If nothing else, that would explain why Apple was relatively quiet about the problem before; Apple’s engineers thought they had more or less taken care of it already, and were taken by surprise as iOS throttled performance more and more to prevent shutdowns.
Although it’s distressing that the situation had to come to a head like this, Apple’s letter to customers is welcome, particularly because it ends with three steps that the company is taking:
Through December 2018, Apple is reducing the price of out-of-warranty battery replacements. Initially, the company said that the lower prices would go into effect later in January, but Apple has already started offering replacements at the $29 price via Apple Stores and Apple Authorized Service Providers. You can also send your iPhone in for a new battery for $29 plus tax and $6.95 shipping.
A forthcoming iOS update promises to give users more visibility into the health of their iPhone’s battery. We’d like to see iOS act more like macOS does on laptops, where it puts a “Service Battery” message in the menu bar’s battery menu.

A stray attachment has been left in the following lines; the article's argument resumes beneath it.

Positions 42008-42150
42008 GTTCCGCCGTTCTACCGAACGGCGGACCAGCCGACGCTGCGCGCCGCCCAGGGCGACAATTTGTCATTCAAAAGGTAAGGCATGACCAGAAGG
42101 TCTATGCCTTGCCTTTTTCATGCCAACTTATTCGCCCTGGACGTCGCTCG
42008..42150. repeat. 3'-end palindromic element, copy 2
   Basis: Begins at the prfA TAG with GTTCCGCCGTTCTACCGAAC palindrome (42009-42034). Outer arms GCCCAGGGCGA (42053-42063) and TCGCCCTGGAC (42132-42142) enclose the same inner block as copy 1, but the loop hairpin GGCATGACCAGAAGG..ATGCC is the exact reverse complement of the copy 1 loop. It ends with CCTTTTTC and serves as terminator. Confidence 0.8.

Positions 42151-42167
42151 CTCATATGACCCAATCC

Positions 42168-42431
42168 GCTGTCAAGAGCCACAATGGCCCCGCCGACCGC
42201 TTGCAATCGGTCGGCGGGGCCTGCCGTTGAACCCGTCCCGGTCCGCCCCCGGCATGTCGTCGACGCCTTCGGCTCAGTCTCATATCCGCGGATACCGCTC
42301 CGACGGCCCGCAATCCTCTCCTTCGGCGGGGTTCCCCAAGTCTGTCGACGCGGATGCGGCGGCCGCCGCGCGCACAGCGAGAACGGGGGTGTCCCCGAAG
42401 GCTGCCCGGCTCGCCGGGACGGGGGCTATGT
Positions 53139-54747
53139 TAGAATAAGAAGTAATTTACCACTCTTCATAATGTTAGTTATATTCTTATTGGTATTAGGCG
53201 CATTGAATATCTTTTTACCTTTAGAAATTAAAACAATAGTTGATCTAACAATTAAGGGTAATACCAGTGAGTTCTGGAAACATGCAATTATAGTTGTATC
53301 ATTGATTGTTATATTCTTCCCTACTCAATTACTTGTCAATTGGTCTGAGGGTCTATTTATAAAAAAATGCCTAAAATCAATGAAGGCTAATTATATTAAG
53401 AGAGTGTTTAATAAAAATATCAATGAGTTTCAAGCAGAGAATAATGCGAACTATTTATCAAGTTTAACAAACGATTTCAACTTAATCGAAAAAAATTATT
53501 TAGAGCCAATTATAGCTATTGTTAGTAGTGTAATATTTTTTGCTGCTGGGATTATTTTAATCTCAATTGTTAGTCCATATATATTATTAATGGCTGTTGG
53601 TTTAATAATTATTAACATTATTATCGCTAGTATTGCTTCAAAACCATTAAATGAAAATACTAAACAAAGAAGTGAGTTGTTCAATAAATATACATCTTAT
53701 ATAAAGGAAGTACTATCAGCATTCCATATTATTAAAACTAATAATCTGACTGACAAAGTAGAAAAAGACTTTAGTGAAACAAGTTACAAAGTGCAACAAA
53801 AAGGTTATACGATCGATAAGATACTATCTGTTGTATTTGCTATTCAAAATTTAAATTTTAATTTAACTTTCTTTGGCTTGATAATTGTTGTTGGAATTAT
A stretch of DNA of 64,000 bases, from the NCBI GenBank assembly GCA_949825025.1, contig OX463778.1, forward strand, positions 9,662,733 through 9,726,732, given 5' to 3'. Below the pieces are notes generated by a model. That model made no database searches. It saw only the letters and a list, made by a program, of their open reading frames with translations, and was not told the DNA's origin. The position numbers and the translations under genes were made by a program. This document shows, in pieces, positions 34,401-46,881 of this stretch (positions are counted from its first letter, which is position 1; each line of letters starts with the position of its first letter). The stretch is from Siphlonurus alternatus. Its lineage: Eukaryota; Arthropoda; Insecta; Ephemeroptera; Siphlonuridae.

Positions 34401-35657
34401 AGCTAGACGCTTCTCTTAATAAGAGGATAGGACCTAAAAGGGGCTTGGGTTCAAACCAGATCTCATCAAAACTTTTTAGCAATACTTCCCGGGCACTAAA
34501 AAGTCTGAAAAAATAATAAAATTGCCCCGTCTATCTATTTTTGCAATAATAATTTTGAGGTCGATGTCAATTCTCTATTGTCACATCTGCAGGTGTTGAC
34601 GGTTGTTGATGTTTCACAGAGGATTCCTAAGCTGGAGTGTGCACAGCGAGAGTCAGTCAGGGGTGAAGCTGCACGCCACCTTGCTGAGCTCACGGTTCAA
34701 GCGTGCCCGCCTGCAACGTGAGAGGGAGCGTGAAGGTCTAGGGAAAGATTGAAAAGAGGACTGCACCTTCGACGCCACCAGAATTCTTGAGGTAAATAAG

Apple will continue to improve how iOS manages performance to reduce the likelihood of unexpected shutdowns as batteries age.
To get your battery replaced, visit the page, click See Your Products, and sign in with your Apple ID. Select your iPhone and then click Battery, Power, and Charging, then click Battery Replacement, and finally either Bring in for Repair or Send in for Repair. If you’re bringing your iPhone in for a battery replacement, you’ll want to schedule an appointment to avoid waiting.
 is reporting that Apple will accept an iPhone 6 or later for battery replacement regardless of whether the battery has failed the official diagnostic test, and Apple was happy to send me a box for our iPhone 6 without any questions. However, some users have said that Apple was sticking to the requirement that a battery must retain less than 80 percent of its original capacity to be replaced. It’s possible that’s just a miscommunication between Apple Corporate and individual stores. You can use the free  app for the Mac to view your iPhone’s battery health.
Of course, this situation shows why it would be nice if you could swap batteries on your own. Alas, that ship has sailed for both Apple and nearly all other smartphone manufacturers.